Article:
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Thread: What is my N. hamata doing?

  1. #9

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    Quote Originally Posted by kulamauiman View Post
    could it be getting more light? it looks a bit like sunburn to me.... OTOH I dunno if it would start at the mid rib. ....
    If anything it may be getting slightly less light because when I reorganized my terrarium I placed my largest N. burbidgeae so that it is shading the hamata a bit. The leaves on my hamata have been flushed red since shortly after receiving it. I always thought that it would resolve on its own as the plant adapted to my conditions, but it hasn't. I figured it wouldn't hurt to block a bit of light from it...

    Ugh, my poor hamata. It was doing so well. All of the pitchers it has were formed in my care...

  2. #10

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    I have a few more neps growing well for me in the same conditions including N. glabrata and N. talangensis. I wonder if they will start to suffer as well...

  3. #11
    Cthulhu138's Avatar
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    I'm sure they will if proper conditions are not met soon. N.hamata can be kind of a "canary in a coal mine". They react much faster to adverse conditions than many other species.

  4. #12
    RL7836's Avatar
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    Interesting. While I don't doubt the conclusions drawn & recommendations suggested by previous posters, since there is something not good going on, my experiences with N. hamata have been dramatically different. After receiving two little plants (sans roots), one stayed in my office tank & the other went into the basement. The one in the office saw temps in the 80's and often did not get below 70*F at night during the summer. Both plants grew at the same rate - which is the only reason I moved the upstairs plant to the basement - it outgrew it's home. N. glabrata has been a much pickier species than hamata for me ...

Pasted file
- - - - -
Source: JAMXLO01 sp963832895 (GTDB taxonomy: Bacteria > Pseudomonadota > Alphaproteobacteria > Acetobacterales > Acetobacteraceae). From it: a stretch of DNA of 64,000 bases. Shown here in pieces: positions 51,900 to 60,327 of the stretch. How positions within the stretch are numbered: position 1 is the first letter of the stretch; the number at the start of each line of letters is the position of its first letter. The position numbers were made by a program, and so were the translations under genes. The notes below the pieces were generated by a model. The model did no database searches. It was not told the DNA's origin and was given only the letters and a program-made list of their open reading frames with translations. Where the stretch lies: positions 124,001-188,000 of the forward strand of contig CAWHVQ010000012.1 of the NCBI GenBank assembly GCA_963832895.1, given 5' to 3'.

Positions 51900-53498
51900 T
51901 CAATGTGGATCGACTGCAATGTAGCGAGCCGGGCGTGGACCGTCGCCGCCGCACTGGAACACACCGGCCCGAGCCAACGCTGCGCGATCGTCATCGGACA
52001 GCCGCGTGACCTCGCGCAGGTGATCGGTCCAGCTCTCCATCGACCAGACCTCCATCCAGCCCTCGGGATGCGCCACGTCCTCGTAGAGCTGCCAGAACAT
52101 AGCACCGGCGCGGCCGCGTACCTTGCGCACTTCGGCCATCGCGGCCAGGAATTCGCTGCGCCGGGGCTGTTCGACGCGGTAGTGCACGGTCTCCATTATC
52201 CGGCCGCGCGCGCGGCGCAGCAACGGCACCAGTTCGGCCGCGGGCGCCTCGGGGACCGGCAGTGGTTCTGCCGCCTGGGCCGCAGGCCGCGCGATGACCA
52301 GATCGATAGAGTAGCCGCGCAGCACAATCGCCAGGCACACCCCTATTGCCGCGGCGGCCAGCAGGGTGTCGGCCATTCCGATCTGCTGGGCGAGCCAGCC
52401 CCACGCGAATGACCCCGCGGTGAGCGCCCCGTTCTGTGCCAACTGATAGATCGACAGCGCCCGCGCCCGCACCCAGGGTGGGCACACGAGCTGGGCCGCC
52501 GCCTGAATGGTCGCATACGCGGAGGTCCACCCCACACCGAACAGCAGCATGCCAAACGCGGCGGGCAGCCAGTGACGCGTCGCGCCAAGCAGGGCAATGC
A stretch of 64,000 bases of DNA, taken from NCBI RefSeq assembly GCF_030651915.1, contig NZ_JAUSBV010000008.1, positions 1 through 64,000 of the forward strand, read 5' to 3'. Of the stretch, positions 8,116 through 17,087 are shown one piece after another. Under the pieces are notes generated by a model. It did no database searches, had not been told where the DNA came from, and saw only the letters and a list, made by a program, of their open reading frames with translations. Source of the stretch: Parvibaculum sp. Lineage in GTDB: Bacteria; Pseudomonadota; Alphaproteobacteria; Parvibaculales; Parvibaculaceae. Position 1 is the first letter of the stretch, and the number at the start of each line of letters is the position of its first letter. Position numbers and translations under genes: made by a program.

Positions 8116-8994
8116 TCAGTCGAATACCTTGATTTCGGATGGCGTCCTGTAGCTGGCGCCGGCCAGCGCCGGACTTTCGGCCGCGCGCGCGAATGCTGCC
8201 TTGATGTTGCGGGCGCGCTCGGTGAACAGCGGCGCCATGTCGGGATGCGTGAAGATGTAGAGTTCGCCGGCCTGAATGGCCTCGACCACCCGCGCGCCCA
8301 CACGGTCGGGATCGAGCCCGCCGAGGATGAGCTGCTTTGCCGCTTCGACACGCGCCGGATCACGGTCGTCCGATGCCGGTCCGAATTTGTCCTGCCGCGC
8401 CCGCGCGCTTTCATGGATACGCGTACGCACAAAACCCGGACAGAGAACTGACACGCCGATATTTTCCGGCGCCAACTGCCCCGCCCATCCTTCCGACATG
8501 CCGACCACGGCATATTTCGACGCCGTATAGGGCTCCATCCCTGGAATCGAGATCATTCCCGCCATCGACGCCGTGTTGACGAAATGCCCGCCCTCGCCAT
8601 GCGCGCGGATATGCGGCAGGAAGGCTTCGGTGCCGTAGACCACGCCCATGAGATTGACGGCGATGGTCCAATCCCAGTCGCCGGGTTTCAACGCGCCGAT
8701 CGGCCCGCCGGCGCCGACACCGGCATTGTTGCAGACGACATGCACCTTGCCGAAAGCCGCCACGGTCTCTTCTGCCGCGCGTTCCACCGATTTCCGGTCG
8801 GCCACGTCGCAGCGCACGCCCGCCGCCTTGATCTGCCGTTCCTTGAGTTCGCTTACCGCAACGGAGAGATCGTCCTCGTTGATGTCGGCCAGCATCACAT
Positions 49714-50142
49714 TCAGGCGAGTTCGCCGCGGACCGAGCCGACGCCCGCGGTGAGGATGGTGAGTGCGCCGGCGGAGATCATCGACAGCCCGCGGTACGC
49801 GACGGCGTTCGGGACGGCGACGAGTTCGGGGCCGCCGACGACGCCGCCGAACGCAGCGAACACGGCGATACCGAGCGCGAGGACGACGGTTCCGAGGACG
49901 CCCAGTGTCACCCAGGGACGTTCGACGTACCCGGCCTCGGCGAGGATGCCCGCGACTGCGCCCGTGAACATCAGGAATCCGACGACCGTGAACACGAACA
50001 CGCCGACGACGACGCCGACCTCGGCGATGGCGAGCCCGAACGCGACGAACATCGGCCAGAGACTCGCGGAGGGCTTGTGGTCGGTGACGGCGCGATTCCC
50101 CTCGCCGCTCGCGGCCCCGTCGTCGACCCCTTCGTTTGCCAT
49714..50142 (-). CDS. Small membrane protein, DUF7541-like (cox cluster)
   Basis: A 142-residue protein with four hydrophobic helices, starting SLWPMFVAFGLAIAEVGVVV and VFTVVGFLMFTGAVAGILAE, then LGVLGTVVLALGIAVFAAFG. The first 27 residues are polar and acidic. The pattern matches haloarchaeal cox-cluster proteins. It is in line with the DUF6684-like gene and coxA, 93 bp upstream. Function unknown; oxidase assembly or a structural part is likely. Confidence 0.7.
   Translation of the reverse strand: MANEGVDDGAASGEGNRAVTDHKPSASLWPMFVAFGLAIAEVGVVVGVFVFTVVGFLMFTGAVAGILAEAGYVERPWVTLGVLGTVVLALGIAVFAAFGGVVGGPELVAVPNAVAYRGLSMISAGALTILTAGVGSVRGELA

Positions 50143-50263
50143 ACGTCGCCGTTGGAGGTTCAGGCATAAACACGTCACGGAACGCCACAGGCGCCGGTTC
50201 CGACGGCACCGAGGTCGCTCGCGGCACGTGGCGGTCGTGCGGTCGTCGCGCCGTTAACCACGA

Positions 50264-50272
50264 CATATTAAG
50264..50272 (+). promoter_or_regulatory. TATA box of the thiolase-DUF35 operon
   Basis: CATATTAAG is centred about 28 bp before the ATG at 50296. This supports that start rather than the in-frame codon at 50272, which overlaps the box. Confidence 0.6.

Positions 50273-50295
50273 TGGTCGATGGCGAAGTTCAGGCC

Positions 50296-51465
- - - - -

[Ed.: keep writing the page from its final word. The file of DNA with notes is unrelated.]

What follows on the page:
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  5. #13
    villosaholic Heli's Avatar
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    Quote Originally Posted by RL7836 View Post
    Interesting. While I don't doubt the conclusions drawn & recommendations suggested by previous posters, since there is something not good going on, my experiences with N. hamata have been dramatically different. After receiving two little plants (sans roots), one stayed in my office tank & the other went into the basement. The one in the office saw temps in the 80's and often did not get below 70*F at night during the summer. Both plants grew at the same rate - which is the only reason I moved the upstairs plant to the basement - it outgrew it's home. N. glabrata has been a much pickier species than hamata for me ...
    Interesting, I have had absolutely no issue with growing glabrata or getting it to pitcher but I do have some trouble with hamata, my temps are much cooler than yours.

  6. #14
    pebes's Avatar
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    i dont think your temps sound that extreme to cause the leaf deformity. i had some similar looking deformity on a N singalana last year and couldn't figure it out until i found a bug on one of the leaves. TF forum members helped me ID the bug as a thrip. i would look for something other than temps as a culprit.

  7. #15

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    Oh no! I hope there are no bugs..

    Do you think that the growth point being wet for too long could have caused this?

  8. #16
    villosaholic Heli's Avatar
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    No, the growthpoint being wet would cause rot, I think a pest, high temps, or lower humidity might be the cause. If it is a pest then I would guess thrips or mites.

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